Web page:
Just over a fortnight ago RUDDINGTON.info reported that Rushcliffe Borough Council (RBC) would raise its share of our Council Tax by 3.2% in the next financial year. However, there’s now been an even more significant announcement affecting village residents – that Nottinghamshire County Council (NCC) will hike up its share by almost 3% this April.
The County Council’s portion – including its Adult Social care precept – accounts for around three quarters of our bill – dwarfing the amounts we must pay to RBC, Nottinghamshire Police, The Combined Fire Authority and Ruddington Parish Council. NCC says the inflation-busting rise, confirmed at yesterday’s annual budget setting meeting (Thursday 25th February), is necessary because the Coronavirus pandemic has substantially changed its budget position – with additional costs to the authority reaching £86 million this year.
In his speech to the Council, NCC’s Finance & Major Contracts Management Committee Chairman, Councillor Richard Jackson said: “At times of crisis, local authorities must be there for our residents, and I am immensely proud of the way Nottinghamshire County Council has responded. Our success in lobbying the Government, and our prudent budget management, have transformed the short-term financial outlook for the council. This means we can limit the total council tax increase for Nottinghamshire residents to 2.99% for the coming year, comprising a 1.99% rise in council tax and only a 1% increase in the Adult Social Care Precept.”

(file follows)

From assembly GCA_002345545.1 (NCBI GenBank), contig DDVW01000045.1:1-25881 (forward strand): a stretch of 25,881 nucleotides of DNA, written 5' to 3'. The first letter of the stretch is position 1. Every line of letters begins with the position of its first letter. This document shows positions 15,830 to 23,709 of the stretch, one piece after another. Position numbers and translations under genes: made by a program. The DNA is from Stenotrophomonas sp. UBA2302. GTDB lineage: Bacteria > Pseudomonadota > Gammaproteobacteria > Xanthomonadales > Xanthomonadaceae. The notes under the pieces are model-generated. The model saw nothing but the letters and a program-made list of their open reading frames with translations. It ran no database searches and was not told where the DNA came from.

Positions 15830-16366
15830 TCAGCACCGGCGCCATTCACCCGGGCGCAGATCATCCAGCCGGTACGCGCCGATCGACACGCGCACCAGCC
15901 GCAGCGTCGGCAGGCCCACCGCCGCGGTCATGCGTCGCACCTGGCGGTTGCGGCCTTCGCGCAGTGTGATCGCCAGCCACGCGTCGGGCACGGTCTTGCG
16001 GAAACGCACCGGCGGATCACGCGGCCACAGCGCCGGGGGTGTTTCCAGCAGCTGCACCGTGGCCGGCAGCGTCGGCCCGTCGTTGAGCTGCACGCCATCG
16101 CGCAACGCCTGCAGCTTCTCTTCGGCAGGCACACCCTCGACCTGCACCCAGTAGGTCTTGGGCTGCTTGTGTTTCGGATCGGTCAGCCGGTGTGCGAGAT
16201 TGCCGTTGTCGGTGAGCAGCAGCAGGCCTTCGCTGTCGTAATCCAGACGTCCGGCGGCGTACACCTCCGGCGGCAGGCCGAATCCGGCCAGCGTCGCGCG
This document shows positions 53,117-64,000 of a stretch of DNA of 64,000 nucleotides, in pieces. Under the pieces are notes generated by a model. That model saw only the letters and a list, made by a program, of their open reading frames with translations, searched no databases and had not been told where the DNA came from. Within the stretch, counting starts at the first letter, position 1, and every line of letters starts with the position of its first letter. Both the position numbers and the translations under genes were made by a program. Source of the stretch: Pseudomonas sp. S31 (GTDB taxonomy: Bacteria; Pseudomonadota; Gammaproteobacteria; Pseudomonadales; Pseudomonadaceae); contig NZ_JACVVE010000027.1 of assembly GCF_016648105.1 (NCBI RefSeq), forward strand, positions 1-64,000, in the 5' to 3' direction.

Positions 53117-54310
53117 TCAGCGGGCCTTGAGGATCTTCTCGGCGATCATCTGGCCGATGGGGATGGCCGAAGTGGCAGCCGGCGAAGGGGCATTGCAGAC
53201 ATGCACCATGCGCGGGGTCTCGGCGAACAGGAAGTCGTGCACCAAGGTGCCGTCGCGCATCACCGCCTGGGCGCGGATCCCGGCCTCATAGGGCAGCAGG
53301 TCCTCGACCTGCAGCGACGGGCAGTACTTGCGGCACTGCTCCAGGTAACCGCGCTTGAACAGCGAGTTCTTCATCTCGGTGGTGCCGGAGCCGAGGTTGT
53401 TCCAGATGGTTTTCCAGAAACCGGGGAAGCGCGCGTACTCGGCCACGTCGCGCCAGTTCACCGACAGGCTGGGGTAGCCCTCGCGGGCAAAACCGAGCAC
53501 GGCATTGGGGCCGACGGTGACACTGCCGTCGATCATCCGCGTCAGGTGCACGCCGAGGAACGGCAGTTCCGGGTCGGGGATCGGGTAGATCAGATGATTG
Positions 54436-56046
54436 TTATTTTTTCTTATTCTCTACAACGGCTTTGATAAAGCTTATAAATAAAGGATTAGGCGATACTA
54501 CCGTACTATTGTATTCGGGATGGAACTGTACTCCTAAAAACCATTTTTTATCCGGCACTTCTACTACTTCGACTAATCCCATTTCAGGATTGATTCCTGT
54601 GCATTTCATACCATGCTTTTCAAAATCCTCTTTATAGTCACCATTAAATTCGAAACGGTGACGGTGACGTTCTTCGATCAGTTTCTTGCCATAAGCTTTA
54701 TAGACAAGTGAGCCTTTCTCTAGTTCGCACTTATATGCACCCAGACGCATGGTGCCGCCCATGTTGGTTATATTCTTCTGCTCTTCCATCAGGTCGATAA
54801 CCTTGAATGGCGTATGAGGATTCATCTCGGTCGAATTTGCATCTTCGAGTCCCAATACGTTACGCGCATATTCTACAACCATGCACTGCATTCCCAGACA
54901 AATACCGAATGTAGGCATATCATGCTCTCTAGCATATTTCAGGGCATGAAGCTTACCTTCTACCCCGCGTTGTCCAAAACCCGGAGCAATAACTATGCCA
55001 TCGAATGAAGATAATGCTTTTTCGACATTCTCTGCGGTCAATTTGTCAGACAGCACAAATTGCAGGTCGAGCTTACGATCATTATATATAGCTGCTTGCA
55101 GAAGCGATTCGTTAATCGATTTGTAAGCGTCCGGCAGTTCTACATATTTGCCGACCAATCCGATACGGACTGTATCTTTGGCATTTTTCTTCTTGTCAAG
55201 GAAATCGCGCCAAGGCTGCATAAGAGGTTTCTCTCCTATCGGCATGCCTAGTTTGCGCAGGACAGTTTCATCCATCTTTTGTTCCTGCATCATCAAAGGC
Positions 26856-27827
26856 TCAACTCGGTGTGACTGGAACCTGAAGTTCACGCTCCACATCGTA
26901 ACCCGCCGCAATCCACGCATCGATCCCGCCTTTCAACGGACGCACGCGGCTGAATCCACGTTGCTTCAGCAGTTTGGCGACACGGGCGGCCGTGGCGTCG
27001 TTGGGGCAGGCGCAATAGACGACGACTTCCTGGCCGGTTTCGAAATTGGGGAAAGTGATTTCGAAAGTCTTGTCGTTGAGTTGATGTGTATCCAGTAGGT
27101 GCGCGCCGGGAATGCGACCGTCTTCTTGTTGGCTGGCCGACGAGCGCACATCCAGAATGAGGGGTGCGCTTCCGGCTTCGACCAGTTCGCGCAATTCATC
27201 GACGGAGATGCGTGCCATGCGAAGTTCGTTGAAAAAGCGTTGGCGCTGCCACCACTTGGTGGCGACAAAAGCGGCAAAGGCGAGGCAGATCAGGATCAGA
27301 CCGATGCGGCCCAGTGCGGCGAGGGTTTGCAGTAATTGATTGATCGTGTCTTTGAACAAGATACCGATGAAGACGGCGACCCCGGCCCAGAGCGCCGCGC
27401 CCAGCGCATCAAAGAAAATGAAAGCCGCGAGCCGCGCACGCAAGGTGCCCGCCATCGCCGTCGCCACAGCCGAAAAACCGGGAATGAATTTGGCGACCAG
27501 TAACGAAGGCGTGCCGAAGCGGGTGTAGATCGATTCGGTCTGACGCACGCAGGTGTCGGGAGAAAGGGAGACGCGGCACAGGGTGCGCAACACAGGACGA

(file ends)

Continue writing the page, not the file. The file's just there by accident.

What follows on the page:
Mr Jackson defended this by saying it is much less than the 4.99% increase NCC could theoretically have levied under Government rules for 2021/22. He claimed it places his Council in the lowest 25% of council tax increases being proposed nationally: “It reflects our determination to minimise the pressure on local taxpayers at this difficult time. The increase will still raise £14.4m in additional money in 2021/22 to support more than 400 services across the county. The impact of COVID-19 required us to significantly revise our original spending plans for the year and change our immediate priorities. And we have done just that.”
Speaking prior to yesterday’s meeting, Councillor Jackson again courted controversy by suggesting that ditched plans to disband other local councils in Nottinghamshire could be brought back again: “We remain committed, when the opportunity arises, to creating a unitary council in Nottinghamshire which would release at least £27 million more per year for services” he said.